Why is a desire for liberation incompatible with bhakti?
What appears much harder to understand is how the desire for liberation and the type of happiness of liberation, is diametrically opposed to bhakti. If we think of bhakti as love, and use even mundane affection as an example, the contrary nature of liberation and love gets clearer. When we love someone we don’t want freedom–rather we want to be bound to them. Humans have all sorts of binding mechanisms, ceremonies, and contracts to solidify tying themselves to someone they love. When they break those bonds to become “free” they feel much suffering.
The concept of the happiness of love being the opposite of the happiness of liberation is demonstrated in this quote from Jiva Goswami’s Madhava Mahotsava, chapter 8: “”Rādhā, please enjoy this kingdom of Vṛndāvana which is served by Paurnamasi.” Directed by Paurnamasi, the chief elders gave their blessings to Rādhā. While giving blessings, their own prosperity increased. After the abhiśeka, Rādhā gave the order, “Let all prisoners (bound creatures) be liberated!” When Rādhā said this, an astounding event occurred: Kṛṣṇa became bound up. Upon hearing this blessing of liberation for all creatures, the sakhis, bound by love to Rādhā, shook in fear. As there were no bound up creatures, the birds and beasts assisting in the pastimes were liberated, but even they could not give up their internal bondage of prema.”
As we can understand from the quote, above, for those who are in love, the happiness of liberation destroys love. Therefore, if someone on the path of bhakti aspires for the happiness of liberation, such a person cannot achieve love. Love will always remain at a distance.
God in the mood of Krishna and in the mood of Narayana
In Raghunatha Dasa Goswami’s Manah siksa verse 4, he tells us that if we want the most intense and intimate relationship with the Lord, a relationship with Krishna of Vrindavana, then we must give up feelings of attachment for the husband of Laksmi–in other words, Narayana. We may understand the concept that an attachment to the feelings of detachment and being unaffected by anything are at odds with the great attachment and caring that love requires. Yet, Narayana and Krishna are the same person. Why would love for Krishna involve detachment from Narayana?
The answer lies in understanding that those who are attached to Narayana have that attachment precisely because they have some interest–more or less–in God’s opulences. Even when a service mood predominates, the devotees of Narayana also relish the grandeur, the splendor, the power, and the majesty of living in Vaikuntha. They are filled with another variety of pleasure of liberation beyond just detachment and equanimity. While they certainly love Narayana, they also love that feeling of being powerful and opulent–having all their desires instantly fulfilled. Love of the form of the Lord who is Krishna in Vrindavana has no such mixing of pleasure. The devotees in Vrindavana only and solely enjoy Krishna’s happiness through Krishna. They use all the rural beauty of Vrindavana for Krishna’s pleasure and do not relish anything separately from his pleasure.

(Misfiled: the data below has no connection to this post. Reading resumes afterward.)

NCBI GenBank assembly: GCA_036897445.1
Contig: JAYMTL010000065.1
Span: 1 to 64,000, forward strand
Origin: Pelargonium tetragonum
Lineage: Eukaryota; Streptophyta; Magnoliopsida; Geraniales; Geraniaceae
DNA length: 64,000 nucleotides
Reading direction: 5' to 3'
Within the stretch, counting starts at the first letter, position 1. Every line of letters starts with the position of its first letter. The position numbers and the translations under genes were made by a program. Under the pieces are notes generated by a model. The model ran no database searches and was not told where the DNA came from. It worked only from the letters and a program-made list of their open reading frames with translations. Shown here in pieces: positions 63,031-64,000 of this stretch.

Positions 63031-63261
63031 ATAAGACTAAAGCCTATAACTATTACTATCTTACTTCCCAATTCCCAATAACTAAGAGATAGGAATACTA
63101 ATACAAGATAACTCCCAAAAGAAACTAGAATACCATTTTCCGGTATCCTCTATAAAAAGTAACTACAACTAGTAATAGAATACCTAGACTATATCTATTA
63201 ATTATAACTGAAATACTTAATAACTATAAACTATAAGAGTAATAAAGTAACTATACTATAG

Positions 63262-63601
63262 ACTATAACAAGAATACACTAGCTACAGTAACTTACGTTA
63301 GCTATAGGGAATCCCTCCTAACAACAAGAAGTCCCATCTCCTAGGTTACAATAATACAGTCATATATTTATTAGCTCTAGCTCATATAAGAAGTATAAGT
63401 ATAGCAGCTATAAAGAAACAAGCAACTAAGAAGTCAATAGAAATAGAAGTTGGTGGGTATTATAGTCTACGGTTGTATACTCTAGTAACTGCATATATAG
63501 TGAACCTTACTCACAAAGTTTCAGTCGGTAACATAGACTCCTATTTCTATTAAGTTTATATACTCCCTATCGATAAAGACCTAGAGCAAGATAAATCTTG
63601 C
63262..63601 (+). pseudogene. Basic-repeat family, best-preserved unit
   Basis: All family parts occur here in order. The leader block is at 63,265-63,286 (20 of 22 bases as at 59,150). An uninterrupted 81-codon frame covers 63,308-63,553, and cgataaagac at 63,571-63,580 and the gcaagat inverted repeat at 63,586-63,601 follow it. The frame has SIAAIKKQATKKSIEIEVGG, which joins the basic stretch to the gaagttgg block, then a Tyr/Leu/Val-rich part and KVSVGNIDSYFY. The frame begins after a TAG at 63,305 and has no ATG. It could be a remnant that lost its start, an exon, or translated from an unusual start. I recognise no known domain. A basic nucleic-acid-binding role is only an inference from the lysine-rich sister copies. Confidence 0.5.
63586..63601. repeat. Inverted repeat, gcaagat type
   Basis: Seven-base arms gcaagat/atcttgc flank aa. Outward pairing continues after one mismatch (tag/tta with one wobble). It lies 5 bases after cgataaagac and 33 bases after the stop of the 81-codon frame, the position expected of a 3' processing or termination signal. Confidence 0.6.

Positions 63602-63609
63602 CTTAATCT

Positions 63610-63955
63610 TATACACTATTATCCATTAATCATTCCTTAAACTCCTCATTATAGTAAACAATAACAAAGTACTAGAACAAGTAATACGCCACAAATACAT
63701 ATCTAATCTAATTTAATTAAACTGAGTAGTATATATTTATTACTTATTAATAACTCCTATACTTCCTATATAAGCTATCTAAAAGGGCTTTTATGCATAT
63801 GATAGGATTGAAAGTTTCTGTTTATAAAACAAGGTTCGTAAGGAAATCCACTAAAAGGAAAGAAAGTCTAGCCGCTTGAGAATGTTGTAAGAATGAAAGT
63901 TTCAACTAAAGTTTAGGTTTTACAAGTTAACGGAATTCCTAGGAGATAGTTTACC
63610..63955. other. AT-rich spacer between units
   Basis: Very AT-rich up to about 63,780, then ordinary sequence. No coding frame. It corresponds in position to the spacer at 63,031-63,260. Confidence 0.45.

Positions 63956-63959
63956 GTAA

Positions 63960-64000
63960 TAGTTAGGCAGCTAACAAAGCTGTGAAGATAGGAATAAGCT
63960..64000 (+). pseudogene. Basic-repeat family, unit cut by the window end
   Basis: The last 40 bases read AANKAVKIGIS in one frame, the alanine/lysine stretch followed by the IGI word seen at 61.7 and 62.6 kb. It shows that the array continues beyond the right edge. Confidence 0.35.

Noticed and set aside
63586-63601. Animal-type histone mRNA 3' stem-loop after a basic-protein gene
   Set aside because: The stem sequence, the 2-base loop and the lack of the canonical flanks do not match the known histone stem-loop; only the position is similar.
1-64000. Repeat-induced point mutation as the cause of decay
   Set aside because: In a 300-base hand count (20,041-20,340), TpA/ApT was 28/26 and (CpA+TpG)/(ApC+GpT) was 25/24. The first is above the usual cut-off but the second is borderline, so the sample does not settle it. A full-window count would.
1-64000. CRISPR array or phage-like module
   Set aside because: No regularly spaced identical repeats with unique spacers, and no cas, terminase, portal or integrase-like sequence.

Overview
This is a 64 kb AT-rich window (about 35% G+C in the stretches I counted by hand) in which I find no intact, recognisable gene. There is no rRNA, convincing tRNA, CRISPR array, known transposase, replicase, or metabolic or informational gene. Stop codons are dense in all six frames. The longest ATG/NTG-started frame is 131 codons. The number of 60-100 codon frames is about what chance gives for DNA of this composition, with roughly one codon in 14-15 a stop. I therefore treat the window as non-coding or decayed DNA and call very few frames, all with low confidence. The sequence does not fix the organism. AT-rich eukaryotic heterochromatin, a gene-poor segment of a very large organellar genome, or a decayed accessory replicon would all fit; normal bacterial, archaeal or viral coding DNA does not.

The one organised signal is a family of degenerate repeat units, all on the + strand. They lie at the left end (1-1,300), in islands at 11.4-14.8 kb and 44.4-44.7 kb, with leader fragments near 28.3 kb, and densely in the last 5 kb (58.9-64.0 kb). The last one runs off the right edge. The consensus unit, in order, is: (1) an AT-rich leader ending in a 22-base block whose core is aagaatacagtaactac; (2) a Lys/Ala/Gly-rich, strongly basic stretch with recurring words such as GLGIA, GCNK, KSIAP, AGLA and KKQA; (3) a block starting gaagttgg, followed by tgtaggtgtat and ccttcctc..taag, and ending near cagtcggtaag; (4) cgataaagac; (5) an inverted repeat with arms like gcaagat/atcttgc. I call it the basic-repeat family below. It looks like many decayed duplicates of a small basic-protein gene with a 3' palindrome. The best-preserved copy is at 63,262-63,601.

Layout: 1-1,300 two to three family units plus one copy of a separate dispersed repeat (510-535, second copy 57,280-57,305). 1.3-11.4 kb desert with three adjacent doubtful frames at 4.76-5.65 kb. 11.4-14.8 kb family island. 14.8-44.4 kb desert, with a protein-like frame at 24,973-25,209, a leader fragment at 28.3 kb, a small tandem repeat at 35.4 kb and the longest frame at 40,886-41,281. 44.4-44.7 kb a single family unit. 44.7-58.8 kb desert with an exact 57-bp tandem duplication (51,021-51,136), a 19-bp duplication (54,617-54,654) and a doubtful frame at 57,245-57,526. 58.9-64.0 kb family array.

Ultimate love in bhakti
So, what is the flavor, or kind, of happiness of love that is categorically different from sense pleasure and liberation? It is a happiness of “I am Krishna’s and Krishna is mine.” It’s a happiness of union, of belonging, of being a part of a greater whole. It’s a happiness where one moment of so-called “freedom” from the beloved feels like a great age of time in suffering. The world without one’s beloved seems empty of anything of value or interest. Only the beloved is fascinating, and the beloved is fascinating eternally and unlimitedly.
Does the contradictory nature of liberation and love mean a devotees who is pure in bhakti is missing some sort of happiness? Not at all. One who has love also feels fully satisfied in terms of other kinds of happiness. As it is said:
Śrī Śaṅkara, quoted in Padyāvalī, 45: yā bhukti-lakṣmīr bhuvi kāmukānāṁ, yā mukti-lakṣmīr hṛdi yoga-bhājām, yānanda-lakṣmī rasikendra-mauleḥ, sā kāpi līlāvatu mādhavasya
Translation: “Whatever is the sense-enjoyment experienced on earth by materialists; whatever is the enjoyment of liberation experienced in the heart by followers of Yoga; whatever is the joy of poetry experienced by the topmost kavis in this world — may all those joys [and even more] combined in the form of Krishna-līlā protect you all.”
BRS 1:1:31: yathā tantre: siddhayaḥ paramāścaryā bhuktir muktiś ca śāśvatī, nityaṃ ca paramānando bhaved govinda-bhaktitaḥ
Translation: “Thus it is said in a tantra: Astounding mystic powers, material enjoyment, eternal happiness in the realization of brahman, and eternal bliss from service to the Lord all appear from bhakti to Govinda.”
The reason that the happiness of liberation is included in bhakti is that spiritual love is fully voluntary and predicated on freedom. The reason that the happiness of sense pleasure is included in bhakti is that, as part of Krishna, when his senses are satisfied, our are also. However, one who wants to taste the flavor of sense pleasure or liberation can never touch the flavor of the happiness of love. Even if the happiness of love is all around such a person, it cannot be perceived or experienced.
Let us pray and strive, therefore, only for love.